19

18

18

18

34

34

18

19

89

89

1:1.5

18

19

18

18

34

33

18

18

88

87

1:1

18

18

18

18

34

33

17

19

86

88

Glanded cottonseed- milk blends
1:3

18

19

17

18

31

32

16

18

83

86

1:1.5

18

18

17

17

31

32

17

17

83

84

1:1

17

16

16

17

29

29

16

16

78

78

Soybean-milk blends
1:3

16

17

16

17

15

18

15

17

70

68

1:1.5

16

17

15

17

15

20

14

15

67

68

1:1

18

16

17

16

19

18

15

15

67

64

Figures in parentheses indicate maximum possible scores
B = with butter essence; S = with strawberry essence

Table 3 summarizes the evaluation of the sensory characteristics of these milks after flavouring with butter and strawberry essences.

When butter flavouring was added, no significant overall differences were detected in sensory quality between the products containing cottonseed milk and the controls except for the 1:1 blend of degossypolized glanded cottonseed milk, which was rated fair, with a total score of 78 points, while the others were rated good. The products containing soybean milk were rated poor except for the 1:3 blend, which was rated fair, with a score of 70.

When strawberry flavouring was added, the evaluations were similar except that all the soybean-milk products were rated poor. The reconstituted powdered milk was only rated fair, with a score of 77. This indicates that the butter flavouring improved the sensory quality of the various types of drinking milk more than the strawberry.

Curd and yoghurt

Curd and yoghurt prepared from the various milks that have been described were subjected to sensory evaluation (table 4).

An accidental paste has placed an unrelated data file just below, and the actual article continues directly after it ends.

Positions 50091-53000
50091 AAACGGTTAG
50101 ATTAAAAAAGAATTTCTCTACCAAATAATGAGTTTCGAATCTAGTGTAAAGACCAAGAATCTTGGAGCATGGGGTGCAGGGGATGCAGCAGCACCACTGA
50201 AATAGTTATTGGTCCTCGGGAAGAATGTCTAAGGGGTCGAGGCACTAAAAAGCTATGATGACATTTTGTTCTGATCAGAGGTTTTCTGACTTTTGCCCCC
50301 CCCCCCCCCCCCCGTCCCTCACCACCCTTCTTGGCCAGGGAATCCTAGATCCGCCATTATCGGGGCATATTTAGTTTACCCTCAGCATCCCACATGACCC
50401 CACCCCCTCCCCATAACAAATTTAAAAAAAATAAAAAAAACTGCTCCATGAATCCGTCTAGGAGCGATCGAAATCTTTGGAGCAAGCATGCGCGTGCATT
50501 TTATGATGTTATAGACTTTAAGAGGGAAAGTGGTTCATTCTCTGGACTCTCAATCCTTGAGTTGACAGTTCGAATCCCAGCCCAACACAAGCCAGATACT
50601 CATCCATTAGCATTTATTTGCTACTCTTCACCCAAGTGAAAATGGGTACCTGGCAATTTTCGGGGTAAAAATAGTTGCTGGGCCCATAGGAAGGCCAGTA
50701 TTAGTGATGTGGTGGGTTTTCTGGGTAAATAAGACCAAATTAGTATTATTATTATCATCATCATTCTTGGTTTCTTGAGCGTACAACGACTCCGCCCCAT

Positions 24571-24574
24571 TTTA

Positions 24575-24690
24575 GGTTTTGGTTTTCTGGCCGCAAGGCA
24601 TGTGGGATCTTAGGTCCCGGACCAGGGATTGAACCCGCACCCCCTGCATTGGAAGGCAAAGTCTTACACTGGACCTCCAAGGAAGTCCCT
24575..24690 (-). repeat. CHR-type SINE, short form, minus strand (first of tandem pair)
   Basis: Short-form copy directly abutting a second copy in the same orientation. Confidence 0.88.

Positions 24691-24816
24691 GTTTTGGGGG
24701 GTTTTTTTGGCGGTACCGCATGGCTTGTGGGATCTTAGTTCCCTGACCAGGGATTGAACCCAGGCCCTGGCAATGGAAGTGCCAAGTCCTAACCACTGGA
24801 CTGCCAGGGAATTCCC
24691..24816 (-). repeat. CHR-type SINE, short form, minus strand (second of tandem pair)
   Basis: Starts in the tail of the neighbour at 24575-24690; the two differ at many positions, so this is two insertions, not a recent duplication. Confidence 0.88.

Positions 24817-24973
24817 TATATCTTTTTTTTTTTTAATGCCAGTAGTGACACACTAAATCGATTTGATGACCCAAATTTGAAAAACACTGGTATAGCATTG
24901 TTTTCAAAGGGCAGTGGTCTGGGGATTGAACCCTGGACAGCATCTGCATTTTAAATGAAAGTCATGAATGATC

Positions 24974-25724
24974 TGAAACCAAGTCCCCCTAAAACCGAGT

No significant overall variations in sensory quality were observed among the curds made from the blends containing glandless cottonseed milk and the controls; the total scores varied from 81 points for that made from regular whole milk to 87 points for both that from 100% powdered milk and from the 1:3 blend, indicating good sensory characteristics. The sensory characteristics of the curds made from the 1:3 and 1:1.5 blends of degossypolized glanded cottonseed milk as well as that from the 1:3 soybean-milk blend were rated as fair, with scores ranging from 71 to 78 points. The other curds had scores of 70 points or less and were considered poor in quality. An increase in the level of vegetable protein milk gave the products a light green colour and a bitter taste, which may be attributed to the water-soluble pigments and short chain polypeptides in vegetable milk.

The panel preferred the yoghurts made from the 1:3 and 1:1.5 blends of glandless cottonseed milk and from 100% powdered milk, rating their sensory characteristics as good. The yoghurts made from regular whole milk and from the l:1.5 soybean-milk blend were acceptable, while the others were rated poor because of their thin consistency, light green colour, and bitter taste.

TABLE 4. Evaluation of sensory characteristics of curd and yoghurt prepared from cottonseed- or soybean-milk blends, compared with those from liquid whole milk and reconstituted powdered milk

  Appearance
(20)
Consistency
(20)
Flavour
(40)
Absence
of defects
(20)
Total
points
(100)
C Y C Y C Y C Y C Y
Liquid whole milk 18 17 16 18 28 31 20 13 81 79
100% reconstituted
powdered milk